The European Union says soon, half of its citizens will have been vaccinated against COVID-19. As infection rates go down, many countries are slowly opening up. Among them, the Czech Republic – where people are coming back to its historic beer gardens and evocative medieval cities. But for many families there, life is not returning to normal. Their country suffered the highest death rate in the EU – and they say that could have been avoided.
This is their final farewell – COVID has taken their bookstore and Marie’s husband, the local bookseller: It was really sudden. I hadn’t expected it would hit my husband. But in 9 days he was dead. I thought about carrying on, but ahead of us was a series of further lockdowns, and we couldn’t have sold anything. This Shop was Jaromir Vytopil’s life.
He was the Czech Republic’s oldest bookseller. Holding on to his profession throughout changing political regimes, during the Prague Spring and under Communism. When the iron curtain fell he could finally become proud owner of his own store. Every morning before opening up he had coffee and read the papers in this corner café.
Vytopil is a legend. When you came into his shop for a book, just a talk or a bit of advice – he always helped. It was his passion, so much was clear. But in November, with COVID raging unchecked in the country, Jaromir fell gravely ill and succumbed to the virus. Now widow Marie and daughter Vera are picking up the pieces.
Only a few boxes of books are left in the family home: We tried to protect ourselves from COVID, but in a bookshop you can’t stay behind the counter… when a client needs help you have to go and find the right book for them, and maybe my husband forget to put on his mask – I think that’s how it happened. But for many Czechs grief has turned into rage. Here in Prague protesters have covered central the Old Town Square with thousands of white crosses, one for each victim of the pandemic. Activist Jacub Zevl believes government negligence fueled the country’s high death toll: There were elections in the beginning of October and obviously for PR its very bad to start new restrictions for Covid, so they didn’t, and let the epidemic grow and grow and grow.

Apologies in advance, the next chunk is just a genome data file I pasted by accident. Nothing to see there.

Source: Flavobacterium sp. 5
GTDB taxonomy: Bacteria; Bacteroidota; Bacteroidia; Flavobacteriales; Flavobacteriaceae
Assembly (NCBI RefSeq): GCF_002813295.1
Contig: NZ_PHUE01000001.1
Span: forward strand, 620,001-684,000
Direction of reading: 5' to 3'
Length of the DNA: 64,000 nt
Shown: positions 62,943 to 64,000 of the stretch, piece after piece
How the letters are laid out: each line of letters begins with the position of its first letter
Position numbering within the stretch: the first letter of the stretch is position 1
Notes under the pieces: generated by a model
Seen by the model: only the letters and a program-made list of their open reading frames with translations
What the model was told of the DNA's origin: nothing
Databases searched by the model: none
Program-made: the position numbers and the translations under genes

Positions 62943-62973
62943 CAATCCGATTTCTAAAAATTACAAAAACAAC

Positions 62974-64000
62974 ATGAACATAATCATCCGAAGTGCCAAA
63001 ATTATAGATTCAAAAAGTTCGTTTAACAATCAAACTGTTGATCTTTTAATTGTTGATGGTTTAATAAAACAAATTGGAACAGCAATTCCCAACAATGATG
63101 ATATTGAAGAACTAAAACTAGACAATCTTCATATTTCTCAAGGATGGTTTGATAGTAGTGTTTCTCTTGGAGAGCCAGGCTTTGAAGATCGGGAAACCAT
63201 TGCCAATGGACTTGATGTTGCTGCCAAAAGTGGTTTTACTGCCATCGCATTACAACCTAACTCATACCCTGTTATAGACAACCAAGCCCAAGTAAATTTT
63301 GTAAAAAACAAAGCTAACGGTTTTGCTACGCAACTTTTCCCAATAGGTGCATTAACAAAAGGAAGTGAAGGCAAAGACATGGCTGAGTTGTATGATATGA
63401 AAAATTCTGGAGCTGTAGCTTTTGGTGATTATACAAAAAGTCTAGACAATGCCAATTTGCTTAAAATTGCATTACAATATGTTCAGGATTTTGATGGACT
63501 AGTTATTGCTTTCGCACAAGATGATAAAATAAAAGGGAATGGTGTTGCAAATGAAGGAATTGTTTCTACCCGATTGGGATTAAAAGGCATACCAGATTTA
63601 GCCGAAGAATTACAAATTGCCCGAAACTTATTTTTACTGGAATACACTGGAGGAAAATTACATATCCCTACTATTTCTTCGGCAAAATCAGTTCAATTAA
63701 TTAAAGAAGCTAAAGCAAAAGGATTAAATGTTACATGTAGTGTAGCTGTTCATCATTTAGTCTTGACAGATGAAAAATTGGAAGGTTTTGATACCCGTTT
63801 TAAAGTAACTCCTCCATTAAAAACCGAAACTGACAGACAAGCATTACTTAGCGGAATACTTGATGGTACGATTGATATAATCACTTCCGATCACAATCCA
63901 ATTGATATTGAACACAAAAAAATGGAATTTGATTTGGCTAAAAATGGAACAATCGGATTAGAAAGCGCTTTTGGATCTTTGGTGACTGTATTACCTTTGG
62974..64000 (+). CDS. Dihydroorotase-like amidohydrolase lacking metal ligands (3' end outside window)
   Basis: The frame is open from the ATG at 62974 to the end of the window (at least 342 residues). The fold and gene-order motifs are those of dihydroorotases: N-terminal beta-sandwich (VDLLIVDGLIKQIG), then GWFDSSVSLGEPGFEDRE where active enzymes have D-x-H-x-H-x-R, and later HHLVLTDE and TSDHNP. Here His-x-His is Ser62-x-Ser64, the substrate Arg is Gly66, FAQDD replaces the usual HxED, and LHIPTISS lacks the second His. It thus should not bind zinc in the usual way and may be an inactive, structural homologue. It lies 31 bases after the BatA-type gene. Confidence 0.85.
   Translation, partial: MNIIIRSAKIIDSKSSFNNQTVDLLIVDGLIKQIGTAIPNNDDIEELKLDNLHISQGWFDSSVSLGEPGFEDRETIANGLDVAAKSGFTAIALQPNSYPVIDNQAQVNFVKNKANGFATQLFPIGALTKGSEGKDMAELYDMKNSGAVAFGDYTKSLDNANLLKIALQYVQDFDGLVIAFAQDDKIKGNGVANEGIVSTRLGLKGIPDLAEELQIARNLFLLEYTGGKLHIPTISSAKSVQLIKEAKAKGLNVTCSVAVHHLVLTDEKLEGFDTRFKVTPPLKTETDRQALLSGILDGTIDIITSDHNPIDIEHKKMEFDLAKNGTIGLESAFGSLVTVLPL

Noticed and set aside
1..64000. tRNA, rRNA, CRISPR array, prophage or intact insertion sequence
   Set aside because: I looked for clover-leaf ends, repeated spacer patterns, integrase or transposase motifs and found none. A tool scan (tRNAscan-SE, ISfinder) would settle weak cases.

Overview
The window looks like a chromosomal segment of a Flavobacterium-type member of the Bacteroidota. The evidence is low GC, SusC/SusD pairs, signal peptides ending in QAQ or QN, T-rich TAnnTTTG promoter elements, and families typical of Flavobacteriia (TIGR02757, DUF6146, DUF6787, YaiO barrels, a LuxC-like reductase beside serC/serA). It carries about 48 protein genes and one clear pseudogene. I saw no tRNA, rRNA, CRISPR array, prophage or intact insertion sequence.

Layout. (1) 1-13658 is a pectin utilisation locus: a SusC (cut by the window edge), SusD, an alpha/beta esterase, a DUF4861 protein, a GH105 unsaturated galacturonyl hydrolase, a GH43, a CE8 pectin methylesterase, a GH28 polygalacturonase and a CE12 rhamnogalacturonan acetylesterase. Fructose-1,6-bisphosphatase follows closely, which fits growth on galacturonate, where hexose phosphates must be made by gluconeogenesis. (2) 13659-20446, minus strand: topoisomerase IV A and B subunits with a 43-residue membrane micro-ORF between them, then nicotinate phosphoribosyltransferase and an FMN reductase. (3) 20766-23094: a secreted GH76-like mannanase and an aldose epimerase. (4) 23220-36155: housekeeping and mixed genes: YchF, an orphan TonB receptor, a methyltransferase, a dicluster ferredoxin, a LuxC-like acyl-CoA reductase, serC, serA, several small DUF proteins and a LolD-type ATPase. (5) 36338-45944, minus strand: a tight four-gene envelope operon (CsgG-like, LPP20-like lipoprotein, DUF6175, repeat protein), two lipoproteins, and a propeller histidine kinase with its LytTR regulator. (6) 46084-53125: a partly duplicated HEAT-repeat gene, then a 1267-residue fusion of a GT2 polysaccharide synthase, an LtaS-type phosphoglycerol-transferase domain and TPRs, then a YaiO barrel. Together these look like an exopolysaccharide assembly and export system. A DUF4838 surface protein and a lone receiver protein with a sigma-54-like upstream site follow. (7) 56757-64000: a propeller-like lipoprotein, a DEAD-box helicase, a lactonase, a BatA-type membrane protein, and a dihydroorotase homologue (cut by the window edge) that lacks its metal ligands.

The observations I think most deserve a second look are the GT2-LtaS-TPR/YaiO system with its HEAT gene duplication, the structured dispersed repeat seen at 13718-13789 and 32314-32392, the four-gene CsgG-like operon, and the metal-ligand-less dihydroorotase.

Anger against authorities is increasing, adding to the longstanding outrage increasing over alleged corruption, and people are taking to the streets I think the government and Prime Minister Babis have used the pandemic to foster their own interests.
I think the Prime Minister has put his own election campaign before he health of his citizens, that makes me really angry Back in Pehlrimov Marie has only family photos to remind her of a long marriage and partnership – all that Covid has taken from her. The clients grieved with us, and that was something really special. They cried and brought us flowers. It was such a sad goodbye. For so many Czech families goodbyes came to soon, amid the symbols of grief for a country that lost part of its soul.